The Future of Content

[Paul Graham][pg] is proof positive that usually the best writers are some of the best thinkers. (We have done ourselves a terrible disservice by separating the two, but that is for another time.) Not only is Graham one of the best essayists at work today, he is also someone who knows how to find solutions to problems. Witness his most recent challenge:

> RFS 1: The Future of Journalism

> Newspapers and magazines are in trouble. We think they will mostly die, because we think we know what will replace them, and it is too far from their current model for them to reach it in time.

> And yet people still need at least some of what they do. You can’t have aggregators without content. So what will the content site of the future look like? And how will you make money from it? These questions turn out to be very closely related. Just as they were for print media, initially. The reason newspapers and magazines are dying is that what they do is no longer related to how they make money from it. In fact, most journalists probably don’t even realize that the definition of journalism they take for granted was not something that sprang fully-formed from the head of Zeus, but is rather a direct though somewhat atrophied consequence of a very successful 20th century business model.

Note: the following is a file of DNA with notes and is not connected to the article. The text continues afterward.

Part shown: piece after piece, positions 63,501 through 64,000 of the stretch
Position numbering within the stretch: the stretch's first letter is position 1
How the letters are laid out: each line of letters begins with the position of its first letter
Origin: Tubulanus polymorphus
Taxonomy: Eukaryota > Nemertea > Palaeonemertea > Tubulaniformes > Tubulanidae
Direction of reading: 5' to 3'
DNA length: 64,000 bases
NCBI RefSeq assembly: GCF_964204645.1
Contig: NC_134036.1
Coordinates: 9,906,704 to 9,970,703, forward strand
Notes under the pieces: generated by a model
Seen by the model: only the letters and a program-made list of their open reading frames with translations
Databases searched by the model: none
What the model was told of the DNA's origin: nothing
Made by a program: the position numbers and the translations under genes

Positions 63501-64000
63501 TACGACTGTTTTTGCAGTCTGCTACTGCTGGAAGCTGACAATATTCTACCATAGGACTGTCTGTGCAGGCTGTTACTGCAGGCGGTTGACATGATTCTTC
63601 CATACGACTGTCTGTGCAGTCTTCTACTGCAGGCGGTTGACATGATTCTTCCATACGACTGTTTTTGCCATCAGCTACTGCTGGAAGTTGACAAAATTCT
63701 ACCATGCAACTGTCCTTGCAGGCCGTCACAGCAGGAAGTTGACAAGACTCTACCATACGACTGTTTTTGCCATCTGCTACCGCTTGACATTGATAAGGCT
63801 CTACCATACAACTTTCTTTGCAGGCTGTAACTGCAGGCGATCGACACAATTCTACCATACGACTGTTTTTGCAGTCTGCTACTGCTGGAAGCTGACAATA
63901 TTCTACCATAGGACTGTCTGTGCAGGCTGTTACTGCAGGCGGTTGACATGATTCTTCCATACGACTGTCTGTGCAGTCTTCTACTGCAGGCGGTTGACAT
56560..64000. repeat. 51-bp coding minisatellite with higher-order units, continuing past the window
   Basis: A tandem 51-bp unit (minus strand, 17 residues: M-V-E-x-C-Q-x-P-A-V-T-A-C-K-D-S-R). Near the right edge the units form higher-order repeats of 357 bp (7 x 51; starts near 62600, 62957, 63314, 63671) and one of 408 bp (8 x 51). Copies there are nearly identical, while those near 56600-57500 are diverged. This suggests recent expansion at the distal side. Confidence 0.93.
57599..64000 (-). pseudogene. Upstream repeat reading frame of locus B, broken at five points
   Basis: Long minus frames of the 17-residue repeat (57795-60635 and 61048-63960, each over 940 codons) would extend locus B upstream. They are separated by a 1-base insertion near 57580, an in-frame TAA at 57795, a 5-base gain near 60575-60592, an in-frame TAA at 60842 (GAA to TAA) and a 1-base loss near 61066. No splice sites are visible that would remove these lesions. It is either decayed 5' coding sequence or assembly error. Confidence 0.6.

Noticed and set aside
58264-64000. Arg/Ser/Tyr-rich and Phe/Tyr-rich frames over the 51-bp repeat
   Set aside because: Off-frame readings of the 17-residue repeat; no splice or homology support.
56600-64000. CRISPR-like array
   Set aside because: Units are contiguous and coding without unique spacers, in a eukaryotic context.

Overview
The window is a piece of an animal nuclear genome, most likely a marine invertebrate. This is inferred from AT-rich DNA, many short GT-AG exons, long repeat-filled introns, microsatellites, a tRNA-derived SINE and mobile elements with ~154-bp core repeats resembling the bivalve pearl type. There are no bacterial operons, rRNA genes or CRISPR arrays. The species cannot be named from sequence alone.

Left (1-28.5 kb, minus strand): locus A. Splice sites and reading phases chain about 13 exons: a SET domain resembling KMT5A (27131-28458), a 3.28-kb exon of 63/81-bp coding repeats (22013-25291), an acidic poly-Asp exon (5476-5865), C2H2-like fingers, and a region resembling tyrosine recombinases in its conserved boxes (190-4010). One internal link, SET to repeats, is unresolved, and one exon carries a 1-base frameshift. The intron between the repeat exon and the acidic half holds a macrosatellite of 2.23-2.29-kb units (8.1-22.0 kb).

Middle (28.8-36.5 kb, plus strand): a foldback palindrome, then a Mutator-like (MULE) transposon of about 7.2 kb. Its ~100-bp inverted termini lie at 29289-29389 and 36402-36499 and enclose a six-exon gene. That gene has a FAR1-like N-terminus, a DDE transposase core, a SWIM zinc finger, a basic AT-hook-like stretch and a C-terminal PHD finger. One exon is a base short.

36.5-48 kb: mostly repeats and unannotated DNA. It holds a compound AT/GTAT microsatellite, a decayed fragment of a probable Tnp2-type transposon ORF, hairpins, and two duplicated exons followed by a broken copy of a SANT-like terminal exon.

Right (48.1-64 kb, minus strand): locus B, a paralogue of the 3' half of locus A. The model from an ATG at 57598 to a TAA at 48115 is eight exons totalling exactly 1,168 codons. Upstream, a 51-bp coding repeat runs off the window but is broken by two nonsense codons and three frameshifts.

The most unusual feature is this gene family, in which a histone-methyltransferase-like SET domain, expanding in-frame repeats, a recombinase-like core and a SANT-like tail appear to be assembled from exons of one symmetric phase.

> What would a content site look like if you started from how to make money—as print media once did—instead of taking a particular form of journalism as a given and treating how to make money from it as an afterthought?

> (The good news is, we think the writing will actually end up being better.)

> Groups applying to work on this idea should include at least one person who can write well and rapidly about any topic, one or more programmers who are good at statistics, data mining, and making sites scale, and someone who’s reasonably competent at graphic design. These functions can of course be combined, and in fact it’s even better if they are. Ex-Googlers would be particularly well suited to this project.